“Now that we are moving past COVID restrictions, the housing market appears to be moving at a less manic pace. With fewer houses for sale, sales have dropped. However, selling prices continued to rise and set records in April. Homebuyers are also facing a significant increase in mortgage rates, and all factors will contribute to a more balanced marketplace for sellers and buyers,” stated Alan Jeffries, Association Executive, Southwestern Michigan Association of REALTORS®, Inc.
Jeffries continued, “The SWMI housing market in April began to show signs of kick-starting the peak selling season from Spring to Fall. From March, the average and median selling prices increased 16 percent and 13 percent, respectively. Sales grew 8 percent (263 vs. 244).”
“Looking at the market year-to-year, the number of houses sold in April dropped 11 percent from April 2021 (263 vs. 296). Year-to-date, in April 2022, 885 houses were sold compared to 1044 in April 2021, which was the record high in the market’s year-over-year comparison,” Jeffries said.
The inventory of houses for sale fell 12 percent to 601 from 680 in April 2021. This brought the inventory of houses for sale down to 2.5-months supply of inventory available for buyers. For comparison, in April 2010, there were 3452 houses for sale and 15.6-months supply of inventory.
Selling prices set new record levels in the year-over-year comparison that dates back to 2006. The average selling price in April 2022 was $364,201 compared to $332,767 in April 2021 for a 9 percent increase. The year-to-date average selling price in April 2022 made a modest 5 percent increase over April 2021 ($327,522 vs. $311,297).
The median selling price in April 2022 raised 4 percent to $ 252,650 from $242,500 in April 2021. Year-to-date, the median selling price climbed 8 percent ($226,400 vs. $209,000). The median selling price and year-to-date median selling price also set new record prices in the month of April in the year-over-year comparison. The median price is the price at which 50% of the homes sold were above that price, and 50% were below.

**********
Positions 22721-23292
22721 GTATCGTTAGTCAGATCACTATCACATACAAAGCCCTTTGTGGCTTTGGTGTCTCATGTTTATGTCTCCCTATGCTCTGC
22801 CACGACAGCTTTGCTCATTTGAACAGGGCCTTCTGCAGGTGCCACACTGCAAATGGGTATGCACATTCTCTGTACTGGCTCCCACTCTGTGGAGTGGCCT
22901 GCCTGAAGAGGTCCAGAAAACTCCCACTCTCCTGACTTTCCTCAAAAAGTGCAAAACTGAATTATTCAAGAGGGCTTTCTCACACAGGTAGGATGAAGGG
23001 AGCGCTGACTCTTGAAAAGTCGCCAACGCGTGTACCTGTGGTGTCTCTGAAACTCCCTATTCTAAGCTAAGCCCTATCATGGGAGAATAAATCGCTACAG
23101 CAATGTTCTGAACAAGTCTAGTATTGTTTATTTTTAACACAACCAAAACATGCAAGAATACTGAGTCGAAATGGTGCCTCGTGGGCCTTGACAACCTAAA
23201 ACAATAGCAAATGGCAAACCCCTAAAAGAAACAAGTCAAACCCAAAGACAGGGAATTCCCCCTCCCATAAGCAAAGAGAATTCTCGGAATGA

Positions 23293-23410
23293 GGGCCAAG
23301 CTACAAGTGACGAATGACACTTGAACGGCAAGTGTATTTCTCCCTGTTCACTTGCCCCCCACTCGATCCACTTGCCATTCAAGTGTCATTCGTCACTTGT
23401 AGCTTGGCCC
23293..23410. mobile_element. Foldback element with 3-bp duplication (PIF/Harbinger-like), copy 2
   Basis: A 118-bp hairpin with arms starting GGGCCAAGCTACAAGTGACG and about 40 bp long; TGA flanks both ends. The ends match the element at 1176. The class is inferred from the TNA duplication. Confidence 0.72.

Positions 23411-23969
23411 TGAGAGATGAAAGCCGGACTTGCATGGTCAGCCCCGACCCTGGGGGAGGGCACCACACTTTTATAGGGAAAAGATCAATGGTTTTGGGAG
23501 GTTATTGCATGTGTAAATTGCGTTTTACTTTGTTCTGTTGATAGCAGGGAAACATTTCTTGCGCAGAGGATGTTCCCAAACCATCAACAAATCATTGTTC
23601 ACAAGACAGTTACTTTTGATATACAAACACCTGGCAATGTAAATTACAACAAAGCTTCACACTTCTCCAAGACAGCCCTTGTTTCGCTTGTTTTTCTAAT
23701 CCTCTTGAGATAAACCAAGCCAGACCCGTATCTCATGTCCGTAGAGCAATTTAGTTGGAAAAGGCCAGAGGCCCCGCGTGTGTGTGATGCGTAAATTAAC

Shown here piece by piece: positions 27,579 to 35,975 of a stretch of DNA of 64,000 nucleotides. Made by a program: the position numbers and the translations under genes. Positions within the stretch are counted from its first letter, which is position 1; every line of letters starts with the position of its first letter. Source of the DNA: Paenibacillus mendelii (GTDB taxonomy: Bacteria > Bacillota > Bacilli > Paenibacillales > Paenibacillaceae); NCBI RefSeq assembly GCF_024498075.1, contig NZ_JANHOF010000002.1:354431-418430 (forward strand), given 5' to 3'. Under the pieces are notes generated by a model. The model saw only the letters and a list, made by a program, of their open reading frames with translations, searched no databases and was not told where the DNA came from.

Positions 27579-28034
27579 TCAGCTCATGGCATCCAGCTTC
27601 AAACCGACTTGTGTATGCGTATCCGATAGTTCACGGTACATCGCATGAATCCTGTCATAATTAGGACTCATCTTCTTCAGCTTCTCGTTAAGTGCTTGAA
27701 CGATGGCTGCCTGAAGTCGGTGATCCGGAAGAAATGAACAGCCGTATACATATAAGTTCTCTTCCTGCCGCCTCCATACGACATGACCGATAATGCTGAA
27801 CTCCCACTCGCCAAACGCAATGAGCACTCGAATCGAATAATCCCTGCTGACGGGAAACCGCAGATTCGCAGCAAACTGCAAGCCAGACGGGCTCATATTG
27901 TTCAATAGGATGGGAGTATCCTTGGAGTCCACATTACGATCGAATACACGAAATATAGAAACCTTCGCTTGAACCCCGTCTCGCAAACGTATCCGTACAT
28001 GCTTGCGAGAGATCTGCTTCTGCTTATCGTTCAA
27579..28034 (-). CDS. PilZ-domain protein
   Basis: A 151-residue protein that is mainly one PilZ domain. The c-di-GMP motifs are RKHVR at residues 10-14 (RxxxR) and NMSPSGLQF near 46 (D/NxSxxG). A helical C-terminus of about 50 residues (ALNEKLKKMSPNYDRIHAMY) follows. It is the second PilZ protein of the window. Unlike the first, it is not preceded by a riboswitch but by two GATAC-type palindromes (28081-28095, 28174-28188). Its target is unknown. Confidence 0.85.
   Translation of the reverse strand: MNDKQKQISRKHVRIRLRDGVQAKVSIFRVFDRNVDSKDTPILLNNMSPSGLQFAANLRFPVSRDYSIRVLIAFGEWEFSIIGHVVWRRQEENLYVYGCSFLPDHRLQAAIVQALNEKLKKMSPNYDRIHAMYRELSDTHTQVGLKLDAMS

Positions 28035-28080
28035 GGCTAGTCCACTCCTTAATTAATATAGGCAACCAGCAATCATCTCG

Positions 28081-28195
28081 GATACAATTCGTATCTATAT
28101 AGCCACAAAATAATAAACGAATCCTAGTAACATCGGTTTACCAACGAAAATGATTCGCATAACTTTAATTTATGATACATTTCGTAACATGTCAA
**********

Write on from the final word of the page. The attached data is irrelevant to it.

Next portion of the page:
The total dollar volume fell 3 percent in April 2022 ($95,784,920 vs. $98,499,197). The year-to-date total dollar volume at the end of April 2022 plunged 11 percent ($289,857,261 vs. $324,994,599).
The number of bank-owned or foreclosed homes as a percentage of all transactions dropped to 1 percent in April from 2 percent in March and 3 percent in February. In January, the rate was 0 percent. The previous lowest percentage was 2 percent in April 2021. The highest percentage in April was 54 percent in 2009.
Nationally, in March, the Freddie Mac mortgage rate was 5.10, up from 4.67 in March for a 30-year conventional mortgage.
According to the National Association of Realtors®, – Existing-home salesrecorded a third straight month of declines, slipping slightly in April. Month-over-month sales were split amongst the four major U.S. regions, with two areas posting gains and the other two experiencing waning in April. Year-over-year sales struggled, as each of the four regions reported dips.
Total existing-home sales, which were completed transactions that include single-family homes, townhomes, condominiums, and co-ops, slid 2.4% from March to a seasonally adjusted annual rate of 5.61 million in April. Year-over-year, sales dropped 5.9% (5.96 million in April 2021).
“Higher home prices and sharply higher mortgage rates have reduced buyer activity,” said Lawrence Yun, NAR’s chief economist. “It looks like more declines are imminent in the upcoming months, and we’ll likely return to the pre-pandemic home sales activity after the remarkable surge over the past two years.”
“The market is quite unusual as sales are coming down, but listed homes are still selling swiftly, and home prices are much higher than a year ago,” said Yun.